May I just say that I’m really glad that I finally finished “The Brief Wondrous Life of Oscar Wao”? From the beginning we find out that as an adolescent he grew into a very fat, unattractive nerd. That should have raised an alarm and it did, but I kept reading. I guess the title had me hooked; I wanted to find out what exactly caused Oscar to check out early and also what could possibly be wondrous about this poor loser’s life. Don’t hold your breath, I’ll tell you: Nada. The whole way through I felt bad about not having paid more attention during my Spanish classes back in high school because the author, perhaps assuming that everybody speaks Spanish, used a bunch of Spanish expressions all the way through, which is cool in terms of injecting the story with authenticity, but an index of sorts or even the occasional translation would have been much appreciated. The one thing I did enjoy was learning about the Dominican Republic, which is where our anti-hero’s mother comes from, and also where half the story is situated. All I knew about that place before was that loads of French Canadians make the “Rep Dom” (for République Dominicaine”) their second home. Though I’m sure the warm weather and beautiful beaches are part of what keeps them going back every year, what they really go for is the promise of sex with the locals who are apparently all too happy to play amorous hosts to older and fatter women they hope will marry them and take them out of abject poverty. That bit wasn’t in the book. One real-life character who is regularly mentioned in the story is Rafael Leónidas Trujillo Molina, who for thirty years was the dictator of the DR; “The Trujillo Era”, as it is referred to, is considered one of the bloodiest of the 20th century, but I’m ashamed to say that I had never heard about him. Junot Díaz did a great job of presenting him in all his shameful glory and taking pot shots at him by simply retelling known incidents about Trujillo’s reign. Those bits I enjoyed the most somehow. I just have a hard time connecting to a story where every single character is unsympathetic. Go figure. Apparently that’s what the Pulitzer Prize judges seem to appreciate though so… what the hell do I know, right?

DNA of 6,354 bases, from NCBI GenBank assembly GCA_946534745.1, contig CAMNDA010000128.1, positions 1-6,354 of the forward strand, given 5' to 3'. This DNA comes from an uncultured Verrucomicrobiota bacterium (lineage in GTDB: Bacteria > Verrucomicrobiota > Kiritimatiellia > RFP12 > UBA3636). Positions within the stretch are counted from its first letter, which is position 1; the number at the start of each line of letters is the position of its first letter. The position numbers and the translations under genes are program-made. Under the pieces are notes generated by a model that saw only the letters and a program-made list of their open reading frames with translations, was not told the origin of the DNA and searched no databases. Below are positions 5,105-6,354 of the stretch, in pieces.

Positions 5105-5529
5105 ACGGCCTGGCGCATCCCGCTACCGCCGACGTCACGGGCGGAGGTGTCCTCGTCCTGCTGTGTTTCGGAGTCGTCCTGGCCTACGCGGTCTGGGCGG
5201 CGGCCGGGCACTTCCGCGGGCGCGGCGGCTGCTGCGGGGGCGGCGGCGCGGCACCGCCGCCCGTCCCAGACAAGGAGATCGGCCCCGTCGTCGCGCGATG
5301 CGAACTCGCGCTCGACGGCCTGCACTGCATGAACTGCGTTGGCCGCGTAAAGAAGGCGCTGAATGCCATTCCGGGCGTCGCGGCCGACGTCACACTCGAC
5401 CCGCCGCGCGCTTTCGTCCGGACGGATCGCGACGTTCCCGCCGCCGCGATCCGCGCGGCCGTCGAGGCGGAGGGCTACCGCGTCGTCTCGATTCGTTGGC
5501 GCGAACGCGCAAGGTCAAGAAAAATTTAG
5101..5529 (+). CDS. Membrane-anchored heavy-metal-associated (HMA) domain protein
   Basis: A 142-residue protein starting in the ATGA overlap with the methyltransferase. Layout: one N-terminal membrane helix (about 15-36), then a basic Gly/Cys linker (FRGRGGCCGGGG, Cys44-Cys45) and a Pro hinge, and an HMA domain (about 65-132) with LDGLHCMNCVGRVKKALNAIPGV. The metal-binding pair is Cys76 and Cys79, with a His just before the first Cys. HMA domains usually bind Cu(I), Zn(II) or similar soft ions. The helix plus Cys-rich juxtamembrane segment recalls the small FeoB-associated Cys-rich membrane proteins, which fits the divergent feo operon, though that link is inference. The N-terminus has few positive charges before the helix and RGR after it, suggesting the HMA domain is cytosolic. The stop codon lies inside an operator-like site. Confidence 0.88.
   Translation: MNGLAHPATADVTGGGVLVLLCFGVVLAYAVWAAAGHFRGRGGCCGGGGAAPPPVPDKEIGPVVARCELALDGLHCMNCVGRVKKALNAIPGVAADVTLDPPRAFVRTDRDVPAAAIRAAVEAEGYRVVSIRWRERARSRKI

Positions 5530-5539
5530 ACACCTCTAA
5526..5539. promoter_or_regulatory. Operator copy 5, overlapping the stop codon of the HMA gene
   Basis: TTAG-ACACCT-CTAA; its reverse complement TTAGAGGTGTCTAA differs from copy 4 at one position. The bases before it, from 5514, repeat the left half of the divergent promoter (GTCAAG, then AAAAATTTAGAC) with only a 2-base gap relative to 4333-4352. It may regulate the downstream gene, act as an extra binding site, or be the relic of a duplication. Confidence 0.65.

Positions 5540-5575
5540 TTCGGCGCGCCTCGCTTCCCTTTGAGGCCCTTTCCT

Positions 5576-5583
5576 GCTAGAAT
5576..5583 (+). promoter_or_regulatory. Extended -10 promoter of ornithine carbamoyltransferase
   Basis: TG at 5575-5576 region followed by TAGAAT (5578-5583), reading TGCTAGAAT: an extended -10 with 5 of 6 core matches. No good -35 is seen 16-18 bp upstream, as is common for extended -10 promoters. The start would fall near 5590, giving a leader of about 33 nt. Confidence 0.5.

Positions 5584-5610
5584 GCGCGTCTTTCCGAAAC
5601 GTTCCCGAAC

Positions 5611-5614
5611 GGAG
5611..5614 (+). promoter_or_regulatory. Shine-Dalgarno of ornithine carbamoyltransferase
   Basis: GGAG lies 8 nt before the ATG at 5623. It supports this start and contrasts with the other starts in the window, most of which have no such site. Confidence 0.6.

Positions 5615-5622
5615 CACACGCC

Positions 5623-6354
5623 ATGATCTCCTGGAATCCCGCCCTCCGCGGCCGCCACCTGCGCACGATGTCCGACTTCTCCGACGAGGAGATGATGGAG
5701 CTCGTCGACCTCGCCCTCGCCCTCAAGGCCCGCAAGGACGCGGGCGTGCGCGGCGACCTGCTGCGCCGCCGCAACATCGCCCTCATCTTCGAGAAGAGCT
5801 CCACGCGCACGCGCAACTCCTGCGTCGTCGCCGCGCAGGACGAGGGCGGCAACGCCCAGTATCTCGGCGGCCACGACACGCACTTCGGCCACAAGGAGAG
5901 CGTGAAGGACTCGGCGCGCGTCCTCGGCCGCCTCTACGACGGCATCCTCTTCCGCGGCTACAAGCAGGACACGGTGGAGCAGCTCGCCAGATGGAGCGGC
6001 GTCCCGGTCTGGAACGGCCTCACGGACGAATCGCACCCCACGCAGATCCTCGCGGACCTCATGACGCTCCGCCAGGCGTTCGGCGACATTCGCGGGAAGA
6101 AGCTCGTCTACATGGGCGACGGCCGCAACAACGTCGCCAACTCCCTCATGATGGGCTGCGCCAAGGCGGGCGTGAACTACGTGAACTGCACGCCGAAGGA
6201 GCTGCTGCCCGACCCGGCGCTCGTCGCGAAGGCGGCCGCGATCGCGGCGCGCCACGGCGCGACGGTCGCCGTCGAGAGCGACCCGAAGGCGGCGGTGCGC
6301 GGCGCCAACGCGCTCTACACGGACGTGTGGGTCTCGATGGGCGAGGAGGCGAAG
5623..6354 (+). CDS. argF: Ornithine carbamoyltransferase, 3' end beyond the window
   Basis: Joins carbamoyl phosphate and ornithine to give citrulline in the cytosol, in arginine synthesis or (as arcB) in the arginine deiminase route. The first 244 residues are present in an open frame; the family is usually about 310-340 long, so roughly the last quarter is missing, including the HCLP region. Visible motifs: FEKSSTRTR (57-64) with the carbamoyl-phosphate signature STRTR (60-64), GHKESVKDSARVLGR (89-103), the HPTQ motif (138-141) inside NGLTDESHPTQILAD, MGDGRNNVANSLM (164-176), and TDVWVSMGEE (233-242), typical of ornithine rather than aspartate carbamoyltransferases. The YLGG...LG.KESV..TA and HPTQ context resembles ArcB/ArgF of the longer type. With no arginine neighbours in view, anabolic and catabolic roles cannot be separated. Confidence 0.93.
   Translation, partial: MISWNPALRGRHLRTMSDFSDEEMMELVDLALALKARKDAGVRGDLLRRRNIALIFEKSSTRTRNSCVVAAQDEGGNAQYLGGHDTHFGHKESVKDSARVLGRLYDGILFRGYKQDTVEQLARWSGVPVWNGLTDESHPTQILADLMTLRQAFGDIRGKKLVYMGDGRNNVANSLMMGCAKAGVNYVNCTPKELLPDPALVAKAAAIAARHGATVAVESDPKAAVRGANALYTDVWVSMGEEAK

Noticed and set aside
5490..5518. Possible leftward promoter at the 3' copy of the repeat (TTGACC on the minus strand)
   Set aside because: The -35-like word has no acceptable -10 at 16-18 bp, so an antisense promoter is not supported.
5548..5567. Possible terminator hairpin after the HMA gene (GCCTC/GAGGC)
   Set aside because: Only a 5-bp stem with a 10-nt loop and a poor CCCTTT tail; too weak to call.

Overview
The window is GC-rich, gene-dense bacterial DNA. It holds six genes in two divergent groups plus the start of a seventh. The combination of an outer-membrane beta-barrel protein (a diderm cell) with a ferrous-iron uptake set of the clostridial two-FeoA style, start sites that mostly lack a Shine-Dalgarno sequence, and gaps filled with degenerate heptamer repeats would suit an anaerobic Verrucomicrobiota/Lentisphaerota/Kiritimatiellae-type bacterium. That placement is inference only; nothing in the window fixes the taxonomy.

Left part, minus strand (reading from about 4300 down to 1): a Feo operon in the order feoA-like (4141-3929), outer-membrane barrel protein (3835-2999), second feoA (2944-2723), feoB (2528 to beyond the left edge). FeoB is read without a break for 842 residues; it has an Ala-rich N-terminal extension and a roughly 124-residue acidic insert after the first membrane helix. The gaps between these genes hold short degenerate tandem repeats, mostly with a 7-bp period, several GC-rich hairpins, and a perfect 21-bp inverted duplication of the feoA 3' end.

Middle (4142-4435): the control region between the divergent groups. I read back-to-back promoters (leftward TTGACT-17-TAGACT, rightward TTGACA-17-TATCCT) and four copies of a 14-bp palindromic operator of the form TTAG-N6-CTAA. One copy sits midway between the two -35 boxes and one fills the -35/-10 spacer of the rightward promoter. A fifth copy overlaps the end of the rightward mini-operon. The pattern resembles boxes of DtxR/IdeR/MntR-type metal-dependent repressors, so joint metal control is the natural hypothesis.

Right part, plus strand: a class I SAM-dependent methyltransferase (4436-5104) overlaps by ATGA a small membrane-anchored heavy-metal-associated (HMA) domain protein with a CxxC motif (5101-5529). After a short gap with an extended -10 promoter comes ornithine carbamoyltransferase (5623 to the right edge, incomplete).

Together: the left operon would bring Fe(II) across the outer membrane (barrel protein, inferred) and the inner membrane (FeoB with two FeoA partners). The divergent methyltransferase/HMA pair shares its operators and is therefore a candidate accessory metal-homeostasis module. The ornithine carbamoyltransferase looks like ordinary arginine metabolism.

It’s all good, I’ve already moved on. I’m immersing myself into India’s underbelly next—The White Tiger, which won the Man Booker Prize this year seems promising so far—I may or may not write about it by journey’s end. I’ve got to get cracking with the reading because December will be over before I know it and I have a goal of 50 books for 2008. Just two more to go. Make them good, Oh Lord, make them good.